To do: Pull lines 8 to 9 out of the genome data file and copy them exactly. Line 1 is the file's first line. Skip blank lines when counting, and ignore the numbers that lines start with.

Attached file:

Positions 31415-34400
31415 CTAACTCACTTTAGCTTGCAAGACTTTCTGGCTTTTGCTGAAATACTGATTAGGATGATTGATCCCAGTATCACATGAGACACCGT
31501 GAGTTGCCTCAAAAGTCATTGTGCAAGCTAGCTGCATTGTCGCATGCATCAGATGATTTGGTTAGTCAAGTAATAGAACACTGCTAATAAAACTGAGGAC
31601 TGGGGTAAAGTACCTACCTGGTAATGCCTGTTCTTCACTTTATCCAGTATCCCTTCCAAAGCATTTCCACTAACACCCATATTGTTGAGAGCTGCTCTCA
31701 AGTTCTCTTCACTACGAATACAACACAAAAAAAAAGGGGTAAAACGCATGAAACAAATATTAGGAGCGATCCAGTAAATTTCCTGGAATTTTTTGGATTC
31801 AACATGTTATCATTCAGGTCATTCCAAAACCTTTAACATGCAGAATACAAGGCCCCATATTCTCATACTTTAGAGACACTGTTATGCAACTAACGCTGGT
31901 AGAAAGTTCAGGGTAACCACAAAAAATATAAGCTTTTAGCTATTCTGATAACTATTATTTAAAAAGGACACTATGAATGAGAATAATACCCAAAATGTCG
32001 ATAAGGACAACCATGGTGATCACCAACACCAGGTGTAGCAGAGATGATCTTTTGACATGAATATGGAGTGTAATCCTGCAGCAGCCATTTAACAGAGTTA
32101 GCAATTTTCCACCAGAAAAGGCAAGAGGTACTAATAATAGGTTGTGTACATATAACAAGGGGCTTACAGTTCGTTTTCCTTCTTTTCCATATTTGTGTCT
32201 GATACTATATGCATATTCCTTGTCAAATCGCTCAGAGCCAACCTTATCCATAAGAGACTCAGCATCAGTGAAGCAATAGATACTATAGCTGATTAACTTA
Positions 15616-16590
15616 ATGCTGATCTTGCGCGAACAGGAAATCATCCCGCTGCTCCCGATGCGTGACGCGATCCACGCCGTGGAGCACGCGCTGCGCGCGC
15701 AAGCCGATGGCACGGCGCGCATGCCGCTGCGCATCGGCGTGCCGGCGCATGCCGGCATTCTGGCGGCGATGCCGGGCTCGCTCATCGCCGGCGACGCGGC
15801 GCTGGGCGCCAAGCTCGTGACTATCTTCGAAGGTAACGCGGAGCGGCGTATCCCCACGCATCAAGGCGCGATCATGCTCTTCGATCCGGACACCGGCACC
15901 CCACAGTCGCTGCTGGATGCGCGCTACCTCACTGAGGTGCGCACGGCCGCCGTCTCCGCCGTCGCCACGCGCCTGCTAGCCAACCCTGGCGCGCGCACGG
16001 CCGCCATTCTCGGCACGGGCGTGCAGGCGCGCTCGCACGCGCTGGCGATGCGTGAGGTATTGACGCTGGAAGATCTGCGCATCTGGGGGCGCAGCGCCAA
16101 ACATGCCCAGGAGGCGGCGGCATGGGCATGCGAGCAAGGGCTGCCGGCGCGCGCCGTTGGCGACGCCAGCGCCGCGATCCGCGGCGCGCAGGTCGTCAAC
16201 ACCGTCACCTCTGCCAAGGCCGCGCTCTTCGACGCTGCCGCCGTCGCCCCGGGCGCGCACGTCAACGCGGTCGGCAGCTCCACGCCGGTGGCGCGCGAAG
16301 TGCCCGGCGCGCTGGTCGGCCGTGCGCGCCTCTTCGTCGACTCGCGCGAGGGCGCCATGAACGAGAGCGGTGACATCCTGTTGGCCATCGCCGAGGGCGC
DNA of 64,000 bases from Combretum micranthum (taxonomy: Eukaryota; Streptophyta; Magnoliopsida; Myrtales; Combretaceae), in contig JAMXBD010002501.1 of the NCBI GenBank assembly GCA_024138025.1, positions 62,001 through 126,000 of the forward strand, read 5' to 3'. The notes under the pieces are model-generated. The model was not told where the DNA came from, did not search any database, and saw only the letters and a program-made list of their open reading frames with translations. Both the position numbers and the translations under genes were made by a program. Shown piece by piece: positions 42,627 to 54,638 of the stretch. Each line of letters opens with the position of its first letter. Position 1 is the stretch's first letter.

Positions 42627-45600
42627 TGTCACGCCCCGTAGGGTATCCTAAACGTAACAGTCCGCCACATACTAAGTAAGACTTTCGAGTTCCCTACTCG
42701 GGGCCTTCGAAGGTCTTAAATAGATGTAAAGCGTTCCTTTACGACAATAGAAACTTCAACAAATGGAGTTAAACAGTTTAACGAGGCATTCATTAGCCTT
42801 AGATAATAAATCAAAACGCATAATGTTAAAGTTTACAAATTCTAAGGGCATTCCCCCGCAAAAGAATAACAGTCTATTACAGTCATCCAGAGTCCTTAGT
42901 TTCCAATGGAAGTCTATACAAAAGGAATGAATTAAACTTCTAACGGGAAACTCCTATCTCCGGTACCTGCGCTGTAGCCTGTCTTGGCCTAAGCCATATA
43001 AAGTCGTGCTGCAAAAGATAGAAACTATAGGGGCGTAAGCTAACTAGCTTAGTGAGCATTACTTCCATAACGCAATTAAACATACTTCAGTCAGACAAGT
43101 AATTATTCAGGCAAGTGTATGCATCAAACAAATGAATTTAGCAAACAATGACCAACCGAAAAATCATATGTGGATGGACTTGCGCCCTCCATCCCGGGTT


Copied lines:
32001 ATAAGGACAACCATGGTGATCACCAACACCAGGTGTAGCAGAGATGATCTTTTGACATGAATATGGAGTGTAATCCTGCAGCAGCCATTTAACAGAGTTA
32101 GCAATTTTCCACCAGAAAAGGCAAGAGGTACTAATAATAGGTTGTGTACATATAACAAGGGGCTTACAGTTCGTTTTCCTTCTTTTCCATATTTGTGTCT